A seventh collection of nine stories and a novella from the National Book Awardwinner (The Age of Miracles, 1995, etc.) offers an indomitable cast of characters, including the return of a favorite, the unsinkable Nora Jane. Now married to Freddy Harwood and mother to ten-year-old twin girls, Nora Jane figures in several pieces here, including the novella ``Nora Jane and Company.'' Freddy, Nora Jane, and their devoted shadow Nieman Gluuk are such endearing, gentle, happy souls that some pretty severe external forces are needed to punch up the plot. But for this Berkeley bunch, not the assassination by fanatics of a visiting poet, the bombing of Freddy's bookstore by pro-life extremists, or a visitation by the spirit of Leonardo da Vinci can puncture their charmed perspective on life. Following the novella is a story tracing Nora Jane's hectic childhood in New Orleans that throws light on the origins of her exuberant personality. There's also Dan the Golden Retriever, the title character in ``The Dog Who Delivered Papers to the Stars,'' who's caught in a domestic dispute and shot in the neck by a disgruntled husband. Miraculously, he survives, is taken in by a young man with AIDS, and serves as the catalyst for a variety of domestic rearrangements and reprisals. The best of the tales, ``A Man Who Looked Like Me,'' portrays a woman, now in midlife, reveling in the memory of her high school sweetheart. Reflections on the man she should have married, ``a young man who would never be mean, never fail at anything, never be cruel, never stop knowing life was funny,'' are nourishing but not bittersweet, for all of Gilchrist's characters have an admirable zest for life. A winning collection, filled with humor, love, and just enough human meanness to make things interesting. Gilchrist knows how to tell a story.

Pub Date: Nov. 4, 1996

ISBN: 0-316-31478-1

Page Count: 304

Publisher: Little, Brown

Review Posted Online: May 20, 2010

Kirkus Reviews Issue: Sept. 1, 1996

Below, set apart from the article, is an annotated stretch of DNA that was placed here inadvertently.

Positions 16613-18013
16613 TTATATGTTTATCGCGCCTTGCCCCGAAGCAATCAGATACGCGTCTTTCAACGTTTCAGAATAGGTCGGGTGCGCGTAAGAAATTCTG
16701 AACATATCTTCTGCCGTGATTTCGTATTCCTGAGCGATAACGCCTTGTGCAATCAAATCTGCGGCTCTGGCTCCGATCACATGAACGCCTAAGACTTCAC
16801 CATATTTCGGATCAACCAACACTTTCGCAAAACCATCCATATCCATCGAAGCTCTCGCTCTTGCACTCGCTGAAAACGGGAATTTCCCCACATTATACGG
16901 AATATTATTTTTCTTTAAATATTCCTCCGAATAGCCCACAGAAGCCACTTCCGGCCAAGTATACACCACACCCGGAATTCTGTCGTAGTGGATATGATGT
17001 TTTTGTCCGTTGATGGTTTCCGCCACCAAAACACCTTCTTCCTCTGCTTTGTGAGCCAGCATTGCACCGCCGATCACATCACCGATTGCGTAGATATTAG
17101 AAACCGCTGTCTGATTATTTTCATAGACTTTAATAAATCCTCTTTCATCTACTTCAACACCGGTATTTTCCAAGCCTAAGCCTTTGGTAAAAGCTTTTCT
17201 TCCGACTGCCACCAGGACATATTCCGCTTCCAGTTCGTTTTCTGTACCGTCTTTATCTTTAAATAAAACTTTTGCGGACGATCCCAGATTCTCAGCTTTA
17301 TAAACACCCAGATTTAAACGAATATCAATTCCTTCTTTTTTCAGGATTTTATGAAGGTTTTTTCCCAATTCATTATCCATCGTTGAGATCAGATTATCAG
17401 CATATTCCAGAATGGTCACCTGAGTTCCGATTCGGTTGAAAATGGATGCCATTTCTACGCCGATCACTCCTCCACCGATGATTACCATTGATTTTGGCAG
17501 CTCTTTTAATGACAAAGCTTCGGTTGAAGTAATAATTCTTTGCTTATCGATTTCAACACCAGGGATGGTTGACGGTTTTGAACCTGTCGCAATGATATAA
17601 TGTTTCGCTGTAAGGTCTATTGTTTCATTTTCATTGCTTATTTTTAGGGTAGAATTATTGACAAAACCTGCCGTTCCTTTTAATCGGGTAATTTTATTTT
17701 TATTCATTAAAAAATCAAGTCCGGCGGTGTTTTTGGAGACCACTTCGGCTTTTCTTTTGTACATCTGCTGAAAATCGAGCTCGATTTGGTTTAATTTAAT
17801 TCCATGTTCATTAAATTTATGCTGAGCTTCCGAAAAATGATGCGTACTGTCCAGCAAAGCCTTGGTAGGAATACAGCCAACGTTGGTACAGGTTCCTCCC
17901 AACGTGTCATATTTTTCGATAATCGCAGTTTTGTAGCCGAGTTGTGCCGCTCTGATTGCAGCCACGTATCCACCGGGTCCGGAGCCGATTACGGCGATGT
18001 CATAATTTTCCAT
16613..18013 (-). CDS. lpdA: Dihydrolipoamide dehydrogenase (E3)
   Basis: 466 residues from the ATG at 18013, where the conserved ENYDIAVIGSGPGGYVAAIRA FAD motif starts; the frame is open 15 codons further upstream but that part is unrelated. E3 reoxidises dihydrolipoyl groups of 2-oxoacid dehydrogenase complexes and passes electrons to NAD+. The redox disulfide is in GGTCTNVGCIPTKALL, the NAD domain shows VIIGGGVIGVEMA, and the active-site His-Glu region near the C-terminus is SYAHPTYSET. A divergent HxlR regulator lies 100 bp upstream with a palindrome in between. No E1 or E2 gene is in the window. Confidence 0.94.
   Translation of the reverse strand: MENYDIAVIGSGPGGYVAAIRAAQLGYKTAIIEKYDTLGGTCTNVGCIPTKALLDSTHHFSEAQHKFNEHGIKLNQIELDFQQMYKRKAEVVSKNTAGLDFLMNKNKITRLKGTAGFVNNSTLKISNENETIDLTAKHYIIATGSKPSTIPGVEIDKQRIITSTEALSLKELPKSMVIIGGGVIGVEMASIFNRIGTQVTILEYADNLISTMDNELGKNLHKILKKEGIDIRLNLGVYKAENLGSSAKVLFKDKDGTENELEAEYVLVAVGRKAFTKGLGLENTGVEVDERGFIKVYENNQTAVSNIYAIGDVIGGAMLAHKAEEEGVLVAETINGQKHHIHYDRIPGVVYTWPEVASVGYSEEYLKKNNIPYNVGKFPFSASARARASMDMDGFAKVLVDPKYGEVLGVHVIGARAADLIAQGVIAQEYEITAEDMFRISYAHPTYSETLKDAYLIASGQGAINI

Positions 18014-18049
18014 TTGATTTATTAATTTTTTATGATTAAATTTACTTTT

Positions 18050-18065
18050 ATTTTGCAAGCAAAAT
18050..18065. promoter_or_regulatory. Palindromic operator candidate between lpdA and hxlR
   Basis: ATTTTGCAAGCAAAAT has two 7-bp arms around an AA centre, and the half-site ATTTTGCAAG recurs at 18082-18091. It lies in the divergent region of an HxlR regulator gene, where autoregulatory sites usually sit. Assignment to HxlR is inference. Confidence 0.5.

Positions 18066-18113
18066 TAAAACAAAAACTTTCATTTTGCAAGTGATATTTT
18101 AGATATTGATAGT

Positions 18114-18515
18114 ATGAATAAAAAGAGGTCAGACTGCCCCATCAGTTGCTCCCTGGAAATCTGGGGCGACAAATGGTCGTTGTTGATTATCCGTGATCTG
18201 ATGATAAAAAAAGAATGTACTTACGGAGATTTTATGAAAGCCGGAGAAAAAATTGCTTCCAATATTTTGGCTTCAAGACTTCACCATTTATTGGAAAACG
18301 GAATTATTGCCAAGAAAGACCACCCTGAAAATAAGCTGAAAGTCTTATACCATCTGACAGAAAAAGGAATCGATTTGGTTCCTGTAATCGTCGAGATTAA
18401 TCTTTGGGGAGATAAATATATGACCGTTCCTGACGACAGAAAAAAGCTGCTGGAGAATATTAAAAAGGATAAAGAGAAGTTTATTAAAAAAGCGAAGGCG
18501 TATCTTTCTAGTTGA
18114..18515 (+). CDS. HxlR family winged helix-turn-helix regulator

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It's being called a novel, but it is more a hybrid: short-stories/essays/confessions about the Vietnam War—the subject that O'Brien reasonably comes back to with every book. Some of these stories/memoirs are very good in their starkness and factualness: the title piece, about what a foot soldier actually has on him (weights included) at any given time, lends a palpability that makes the emotional freight (fear, horror, guilt) correspond superbly. Maybe the most moving piece here is "On The Rainy River," about a draftee's ambivalence about going, and how he decided to go: "I would go to war—I would kill and maybe die—because I was embarrassed not to." But so much else is so structurally coy that real effects are muted and disadvantaged: O'Brien is writing a book more about earnestness than about war, and the peekaboos of this isn't really me but of course it truly is serve no true purpose. They make this an annoyingly arty book, hiding more than not behind Hemingwayesque time-signatures and puerile repetitions about war (and memory and everything else, for that matter) being hell and heaven both. A disappointment.

Pub Date: March 28, 1990

ISBN: 0618706410

Page Count: 256

Publisher: Houghton Mifflin

Review Posted Online: Oct. 2, 2011

Kirkus Reviews Issue: Feb. 15, 1990

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Visionary speculative stories that will change the way readers see themselves and the world around them: This book delivers...

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Exploring humankind's place in the universe and the nature of humanity, many of the stories in this stellar collection focus on how technological advances can impact humanity’s evolutionary journey.

Chiang's (Stories of Your Life and Others, 2002) second collection begins with an instant classic, “The Merchant and the Alchemist’s Gate,” which won Hugo and Nebula awards for Best Novelette in 2008. A time-travel fantasy set largely in ancient Baghdad, the story follows fabric merchant Fuwaad ibn Abbas after he meets an alchemist who has crafted what is essentially a time portal. After hearing life-changing stories about others who have used the portal, he decides to go back in time to try to right a terrible wrong—and realizes, too late, that nothing can erase the past. Other standout selections include “The Lifecycle of Software Objects,” a story about a software tester who, over the course of a decade, struggles to keep a sentient digital entity alive; “The Great Silence,” which brilliantly questions the theory that humankind is the only intelligent race in the universe; and “Dacey’s Patent Automatic Nanny,” which chronicles the consequences of machines raising human children. But arguably the most profound story is "Exhalation" (which won the 2009 Hugo Award for Best Short Story), a heart-rending message and warning from a scientist of a highly advanced, but now extinct, race of mechanical beings from another universe. Although the being theorizes that all life will die when the universes reach “equilibrium,” its parting advice will resonate with everyone: “Contemplate the marvel that is existence, and rejoice that you are able to do so.”

Visionary speculative stories that will change the way readers see themselves and the world around them: This book delivers in a big way.

Pub Date: May 8, 2019

ISBN: 978-1-101-94788-3

Page Count: 368

Publisher: Knopf

Review Posted Online: Feb. 17, 2019

Kirkus Reviews Issue: March 1, 2019

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